Nirvana Buddha by H.H. Master Shinjo ito

Nirvana Buddha by H.H. Master Shinjo Ito

So, it is inspirational to consider what ordinary people were like going about their daily lives in the early periods of so-called ‘civilisation.’ In this Golden Era of ancient India, several thousand years before the Buddha’s appearance, the gods, the Holy Beings, lived among the members of communities, making the divine easily accessible and full enlightenment possible by simply being in their presence. This notion is based on the premise that all humans born into the physical dimension are indiscriminately endowed with a divine flame, an indestructible link with the sacred.

The world view of ancient India then, long before the Buddha’s appearance, was the Buddha’s legacy, and witnessing the deterioration around him, his last teachings were intended to prepare us for the deterioration we witness in today’s world, which he predicted with his clairvoyant powers. But what had also happened among his disciples was that they had become dependent on him, literally following him around as he taught substantial congregations of seekers of the truth. This dependency on his physical presence, made them deeply fearful as his death rapidly approached. He earnestly reassured them with the following words:

A Buddha does not die. Likewise, Dharma does not perish. Only tathata (shinnyo-Jpn) is real; everything else is illusory. The substance of the Buddha is shinnyo.

In his last moments, Buddha revealed to his beloved disciples that the teachings he was leaving for them would become his body, the Dharma body, or Dharma kaya, after his physical death. In other words, to the first generations of disciples, the posthumous presence of the Buddha could be found in the form of his teachings, the Dharma. Later in the Mahayana, there are three ‘bodies’ of the Buddha; the Dharmakaya is the ground for the other two – the Enjoyment Body (Sambhoga-kaya) and the Emanation Body (Nirmanakaya). These 3 are synonymous with perfect enlightenment, transcending all perceptual forms. They have many astounding qualities: freedom from all conceptualization; liberation from defilements; and the intrinsic ability to perform all activities. In later forms of Indian and Tibetan Buddhism, influenced by tantric thought, the Dharmakaya is considered to be equivalent to the actual mind of the Buddha.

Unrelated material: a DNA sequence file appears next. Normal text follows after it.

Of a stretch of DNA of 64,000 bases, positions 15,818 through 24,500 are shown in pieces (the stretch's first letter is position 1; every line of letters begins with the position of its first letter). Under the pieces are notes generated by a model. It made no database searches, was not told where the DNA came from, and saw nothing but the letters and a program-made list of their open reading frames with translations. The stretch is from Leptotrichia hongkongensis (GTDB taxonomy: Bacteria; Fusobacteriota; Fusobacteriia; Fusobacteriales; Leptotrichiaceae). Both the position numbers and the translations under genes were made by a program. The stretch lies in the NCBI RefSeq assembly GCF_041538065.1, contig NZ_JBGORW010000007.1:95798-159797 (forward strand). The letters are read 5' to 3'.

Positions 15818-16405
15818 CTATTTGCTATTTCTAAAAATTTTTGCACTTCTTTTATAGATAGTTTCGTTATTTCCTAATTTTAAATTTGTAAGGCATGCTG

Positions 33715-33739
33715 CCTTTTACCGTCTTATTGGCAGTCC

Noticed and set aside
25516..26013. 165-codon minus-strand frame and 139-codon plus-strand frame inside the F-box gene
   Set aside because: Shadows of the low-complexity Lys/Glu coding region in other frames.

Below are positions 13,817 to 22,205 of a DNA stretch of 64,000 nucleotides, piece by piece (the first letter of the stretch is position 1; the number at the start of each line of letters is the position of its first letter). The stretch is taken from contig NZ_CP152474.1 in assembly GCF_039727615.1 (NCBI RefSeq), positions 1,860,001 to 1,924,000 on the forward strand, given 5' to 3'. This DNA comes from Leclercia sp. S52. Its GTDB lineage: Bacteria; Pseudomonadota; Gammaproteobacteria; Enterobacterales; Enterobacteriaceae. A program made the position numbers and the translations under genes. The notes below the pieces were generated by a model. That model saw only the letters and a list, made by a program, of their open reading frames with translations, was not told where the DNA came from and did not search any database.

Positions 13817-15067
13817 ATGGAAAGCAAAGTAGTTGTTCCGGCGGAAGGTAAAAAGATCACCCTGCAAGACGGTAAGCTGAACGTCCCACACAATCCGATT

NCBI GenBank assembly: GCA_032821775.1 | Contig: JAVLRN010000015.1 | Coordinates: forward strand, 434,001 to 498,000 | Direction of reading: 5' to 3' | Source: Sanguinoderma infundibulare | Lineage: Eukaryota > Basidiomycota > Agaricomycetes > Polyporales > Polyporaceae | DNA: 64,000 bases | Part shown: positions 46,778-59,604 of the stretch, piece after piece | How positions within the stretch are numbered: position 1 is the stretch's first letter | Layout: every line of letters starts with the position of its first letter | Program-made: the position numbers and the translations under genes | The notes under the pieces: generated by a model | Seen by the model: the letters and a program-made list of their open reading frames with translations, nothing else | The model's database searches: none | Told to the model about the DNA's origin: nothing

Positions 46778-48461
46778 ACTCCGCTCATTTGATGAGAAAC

While transmitting his final teachings to the first disciples, which have flawlessly been transmitted orally up until today via the various Dharma Streams, the Buddha entreats them to become a reminder of Buddhahood, a representation of the Dharma-Body for all sentient beings to return to. In chapter 12 of the Sutra, The Nature of the Tathagata, he says:

I (the Buddha and all disciples) shall become a stupa (a repository of holy relics), a reminder of Buddhahood that other sentient beings can respect, and represent the Dharma body for them to return to…….I shall be the eyes for the blind and also a true refuge for Hearers and Solitary Awakened Ones.

This is surely testament to our divine origins, to our inclinations towards the good and moral, to kindness and compassion, which are without doubt at our core. We each have the spirit of a Buddha, an awakened one. We each have the choice of waking up from the deluded dreams contaminating our minds, of sensing the formless nature of reality, of resisting indoctrination and repression. The Dharmakaya, the Dharma body of the Buddha, walks among us today as we struggle with our delusions in a secular world of overwhelming diversity. If we connect with our true nature, letting go of our addiction to gratification and living with the courage to be our true selves, then we will find happiness in the realization of our sacred missions.

stupa We are each a stupa, a shining tower housing the essence of the Great Truth (Tathata {Skt} Shinnyo {Jpn}), but the divine can only work in us when we are empty of delusions, self-serving desires and attachments. There are numerous ways we can ‘practice’ to realize this emptiness, but there is a danger that we ‘practice’ with ego, becoming attached to the practices themselves, forcing and striving to achieve these states. This struggling against the current of the natural, this shouldering and manipulation and grasping by religious means, is perhaps burying our true nature even more deeply.

It is interesting and at the same time quite shocking that human beings often long to wipe clean the slate of their beings, to erase everything so that they can be reborn, totally transformed. Many of us view our thinking as flawed so we block it, hide it away; we experience a frisson of guilt at having such thoughts and then bury them, perhaps forever. But it is possible to just let our thoughts appear, let them surface as detritus or debris in water. We do not need to condemn ourselves for having so-called bad thoughts, in the same way as we do not condemn ourselves for having so-called good thoughts.